The day started with the news that Facebook had set a record. A record that most would not wish to have, the single largest fall by a stock in American history. The stock lost $119 bio after tumbling 19%. The obvious reason being security and the unauthorised release of data. Users and usage have declined and as a result, advertisers have fled.
With all eyes on the EU/U.S. trade truce, the equity market cheered the result. However, the threat of a trade war has caused a setback in a number of industries and it will take time before these companies can recover. There are some green shoots, however, in the U.S. economy. Orders for U.S. capital goods increased in June as shipments surged. Core capital goods rose some 1%. GDP expectations for the second -quarter may miss the mark as the Commerce Department reported a slump in exports. The goods trade deficit rose 5.5% in June to $68.3 bio. Inventories were flat.
The big news though appears to be coming from Japan and Europe where the respective central banks are making noises about rate moves. The ECB suggested that it would hold rates steady and possibly look to commence hiking next year. The news led to some selling of bonds across various time zones. This is interesting, as for the moment, rate movements in Europe are leading the direction of bonds in the U.S.
On the day, Draghi suggested that the ECB was committed to keeping interest rates low. The euro fell as a result and bonds rallied to a small extent. The ECB is confident on recovery and were pointing towards inflation.
For equity funds this year and especially the last month or so, the exodus of redemptions has increased. Over the month some $20 bio of money has been pulled from long-term mutual funds and exchange -traded funds. This exodus coincides with Trump’s tariffs. Russell Investments reiterated their underweight call on equities as sentiment struggles with tariffs and the persistence of growth and whether that growth can continue. In Europe, stocks surged on growth expectations following Trump’s announcement relating to trade.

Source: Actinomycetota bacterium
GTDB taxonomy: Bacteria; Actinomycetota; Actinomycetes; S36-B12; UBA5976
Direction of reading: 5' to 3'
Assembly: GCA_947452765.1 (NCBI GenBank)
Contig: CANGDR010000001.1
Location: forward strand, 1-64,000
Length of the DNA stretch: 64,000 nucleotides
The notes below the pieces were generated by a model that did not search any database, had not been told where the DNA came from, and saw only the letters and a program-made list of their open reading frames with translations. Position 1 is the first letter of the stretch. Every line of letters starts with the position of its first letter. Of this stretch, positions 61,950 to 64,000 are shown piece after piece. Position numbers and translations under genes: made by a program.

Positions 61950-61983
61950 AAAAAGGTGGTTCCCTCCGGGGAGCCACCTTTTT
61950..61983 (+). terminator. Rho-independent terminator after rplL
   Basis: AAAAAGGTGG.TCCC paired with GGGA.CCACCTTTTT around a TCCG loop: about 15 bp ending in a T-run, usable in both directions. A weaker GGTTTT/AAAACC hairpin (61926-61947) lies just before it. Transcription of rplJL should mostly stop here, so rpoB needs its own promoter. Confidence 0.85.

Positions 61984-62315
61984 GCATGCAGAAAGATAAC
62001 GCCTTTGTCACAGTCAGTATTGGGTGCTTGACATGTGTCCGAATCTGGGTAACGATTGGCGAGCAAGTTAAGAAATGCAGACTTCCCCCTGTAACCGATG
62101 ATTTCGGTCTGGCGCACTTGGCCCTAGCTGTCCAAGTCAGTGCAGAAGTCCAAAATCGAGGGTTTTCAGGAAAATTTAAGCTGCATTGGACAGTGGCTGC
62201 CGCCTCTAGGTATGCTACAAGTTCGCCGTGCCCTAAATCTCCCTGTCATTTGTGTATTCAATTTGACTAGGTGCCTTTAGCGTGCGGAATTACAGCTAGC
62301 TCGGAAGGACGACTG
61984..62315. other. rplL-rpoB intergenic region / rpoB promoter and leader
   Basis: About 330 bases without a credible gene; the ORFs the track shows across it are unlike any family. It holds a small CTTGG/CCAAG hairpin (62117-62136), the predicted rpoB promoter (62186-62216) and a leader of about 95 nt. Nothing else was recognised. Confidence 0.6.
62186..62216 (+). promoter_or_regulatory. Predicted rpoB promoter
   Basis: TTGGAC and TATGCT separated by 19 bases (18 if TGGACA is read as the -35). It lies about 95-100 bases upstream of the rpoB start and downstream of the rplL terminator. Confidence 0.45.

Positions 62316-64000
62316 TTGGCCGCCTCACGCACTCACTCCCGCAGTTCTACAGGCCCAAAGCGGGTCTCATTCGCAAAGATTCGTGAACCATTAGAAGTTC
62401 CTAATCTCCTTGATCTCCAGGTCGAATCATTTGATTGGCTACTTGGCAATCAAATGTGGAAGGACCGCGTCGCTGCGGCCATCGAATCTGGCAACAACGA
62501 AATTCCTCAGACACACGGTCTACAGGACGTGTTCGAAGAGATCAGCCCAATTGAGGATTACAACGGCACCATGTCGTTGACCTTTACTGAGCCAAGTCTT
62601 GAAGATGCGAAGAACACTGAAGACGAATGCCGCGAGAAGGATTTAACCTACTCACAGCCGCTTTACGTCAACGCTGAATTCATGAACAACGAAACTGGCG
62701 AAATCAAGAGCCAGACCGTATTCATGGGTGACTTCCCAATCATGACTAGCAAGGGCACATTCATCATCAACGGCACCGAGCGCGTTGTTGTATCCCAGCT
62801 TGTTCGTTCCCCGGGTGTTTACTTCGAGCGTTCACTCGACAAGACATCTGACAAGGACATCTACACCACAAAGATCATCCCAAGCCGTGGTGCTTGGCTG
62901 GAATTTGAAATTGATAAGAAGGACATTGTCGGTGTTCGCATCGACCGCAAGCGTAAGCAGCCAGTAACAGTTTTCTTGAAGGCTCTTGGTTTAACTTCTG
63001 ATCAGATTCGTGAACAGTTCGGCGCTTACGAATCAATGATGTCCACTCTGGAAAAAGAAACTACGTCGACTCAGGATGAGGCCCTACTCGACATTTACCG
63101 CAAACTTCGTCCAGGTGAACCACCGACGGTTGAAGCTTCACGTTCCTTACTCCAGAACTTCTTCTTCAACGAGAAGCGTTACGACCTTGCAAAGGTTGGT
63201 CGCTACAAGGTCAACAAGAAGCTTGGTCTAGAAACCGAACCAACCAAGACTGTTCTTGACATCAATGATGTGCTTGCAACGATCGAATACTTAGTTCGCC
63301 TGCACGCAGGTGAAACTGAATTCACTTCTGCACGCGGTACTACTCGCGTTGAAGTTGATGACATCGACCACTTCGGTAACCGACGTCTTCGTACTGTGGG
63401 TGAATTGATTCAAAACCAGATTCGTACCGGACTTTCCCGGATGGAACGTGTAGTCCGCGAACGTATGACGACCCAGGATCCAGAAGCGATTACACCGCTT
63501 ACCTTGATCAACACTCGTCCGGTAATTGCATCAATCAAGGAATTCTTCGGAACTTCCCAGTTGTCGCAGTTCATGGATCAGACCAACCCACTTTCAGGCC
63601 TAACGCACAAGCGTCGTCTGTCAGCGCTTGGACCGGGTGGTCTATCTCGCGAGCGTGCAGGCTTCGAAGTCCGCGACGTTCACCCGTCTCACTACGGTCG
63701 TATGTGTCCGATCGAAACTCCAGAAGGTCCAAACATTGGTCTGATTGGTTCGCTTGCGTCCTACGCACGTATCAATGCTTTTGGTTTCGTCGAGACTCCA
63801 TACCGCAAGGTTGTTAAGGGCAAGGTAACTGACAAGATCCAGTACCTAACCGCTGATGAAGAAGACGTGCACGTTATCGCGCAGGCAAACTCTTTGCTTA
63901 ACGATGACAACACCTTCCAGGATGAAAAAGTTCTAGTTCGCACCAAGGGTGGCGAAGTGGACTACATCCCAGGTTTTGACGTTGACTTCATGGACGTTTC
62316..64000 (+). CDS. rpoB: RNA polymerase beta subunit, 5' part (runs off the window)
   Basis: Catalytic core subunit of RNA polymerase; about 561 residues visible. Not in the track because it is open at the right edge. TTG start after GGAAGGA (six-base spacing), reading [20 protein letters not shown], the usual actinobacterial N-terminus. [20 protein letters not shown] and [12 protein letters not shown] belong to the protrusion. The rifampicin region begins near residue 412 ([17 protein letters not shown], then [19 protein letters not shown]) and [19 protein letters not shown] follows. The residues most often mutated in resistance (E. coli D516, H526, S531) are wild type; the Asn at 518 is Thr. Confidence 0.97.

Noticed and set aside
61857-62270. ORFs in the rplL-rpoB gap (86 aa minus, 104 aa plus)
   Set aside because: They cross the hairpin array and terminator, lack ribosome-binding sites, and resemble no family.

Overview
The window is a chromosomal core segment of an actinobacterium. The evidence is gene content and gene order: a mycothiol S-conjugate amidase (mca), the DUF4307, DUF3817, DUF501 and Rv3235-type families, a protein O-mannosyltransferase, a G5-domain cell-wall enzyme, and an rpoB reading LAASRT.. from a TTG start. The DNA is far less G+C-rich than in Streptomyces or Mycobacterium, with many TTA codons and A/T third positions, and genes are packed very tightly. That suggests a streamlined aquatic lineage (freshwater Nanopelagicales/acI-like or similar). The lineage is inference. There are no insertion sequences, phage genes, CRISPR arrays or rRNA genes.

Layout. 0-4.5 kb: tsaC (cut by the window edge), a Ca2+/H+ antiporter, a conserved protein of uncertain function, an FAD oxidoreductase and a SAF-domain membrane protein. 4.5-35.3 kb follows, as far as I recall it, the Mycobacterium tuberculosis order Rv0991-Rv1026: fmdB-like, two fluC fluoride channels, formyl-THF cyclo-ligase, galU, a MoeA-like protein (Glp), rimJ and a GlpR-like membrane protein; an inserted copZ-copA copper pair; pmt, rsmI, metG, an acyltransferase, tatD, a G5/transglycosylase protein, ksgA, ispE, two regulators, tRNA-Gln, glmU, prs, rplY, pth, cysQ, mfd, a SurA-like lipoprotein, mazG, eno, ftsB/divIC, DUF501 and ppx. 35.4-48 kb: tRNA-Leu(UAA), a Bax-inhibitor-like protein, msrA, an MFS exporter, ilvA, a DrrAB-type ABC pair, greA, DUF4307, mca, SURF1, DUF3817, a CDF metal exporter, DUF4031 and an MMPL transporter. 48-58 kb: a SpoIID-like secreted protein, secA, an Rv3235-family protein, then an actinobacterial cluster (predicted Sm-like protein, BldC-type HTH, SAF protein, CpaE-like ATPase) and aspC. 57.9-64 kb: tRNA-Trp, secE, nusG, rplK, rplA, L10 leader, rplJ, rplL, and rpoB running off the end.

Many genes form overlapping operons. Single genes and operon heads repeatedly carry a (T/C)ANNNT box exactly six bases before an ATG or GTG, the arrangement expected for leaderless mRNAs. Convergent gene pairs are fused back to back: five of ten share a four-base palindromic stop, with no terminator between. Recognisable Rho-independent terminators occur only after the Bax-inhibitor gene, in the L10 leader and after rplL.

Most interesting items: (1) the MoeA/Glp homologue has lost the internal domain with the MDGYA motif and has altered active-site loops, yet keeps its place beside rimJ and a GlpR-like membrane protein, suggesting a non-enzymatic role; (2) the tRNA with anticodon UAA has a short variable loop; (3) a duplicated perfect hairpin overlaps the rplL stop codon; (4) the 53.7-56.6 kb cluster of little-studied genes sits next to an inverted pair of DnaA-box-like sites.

This is all interesting. However, the bond market appears to be not pricing in the $200 bio of Chinese tariffs. A confrontation of the size suggested by Trump would see corporate spreads widen considerably and that simply has not happened. Bond investors would also believe that the imposition of tariffs of this magnitude would lead to a recession and a recession is not being priced into the market. The average spread between treasuries and junk bonds could possibly widen 80 bp over the current spread of 350 bp and possibly about 200 in a full -blown trade spat.
Currently, junk bonds are trading within a 60 bp range and are currently 11 bp tighter year to date (BAML Data). The base case scenario for a major trade dispute with China could see depressed profits increased market volatility and rising default rates. About 15-17% of U.S. corporate debt would be affected (as reported by UBS ).
Equities: The S&P fell -0.30% while the Dow rose 0.44%.
Currencies: The Bloomberg Dollar Index rose 0.5%.
Bonds: The ten-year closed around at 2.982%. The 2-year closed at 2.69% and the 30-year closed at 3.104%. The ten-year bund closed at 0.341% and the UK gilt closed at 1.28% and the OAT closed at 0.634%.
The U.S. curve closed the day with the following closes 2/10 at 29 bp, 2/30 at 41.4 bp and the 10/30 closed at 12.2 bp. The U.S. 5-year closed at 2.865%. The U.S. yield curve is back on a flattening trend. Credit has also been tightening over the week with the Aussie Itraxx in some 8 bp over the week.
Commodities: WTI rose 1.1%. Gold rose 0.5% and copper fell 0.39%
Bitcoin is trading around $7929.
Aussie Market Today.
Equity markets should strengthen on the day. However, the day will be mixed. Expect further bond weakness. However, one needs to closely monitor the Asian region trading activities as the activity will provide the days direction.
Geopolitical risks remain high.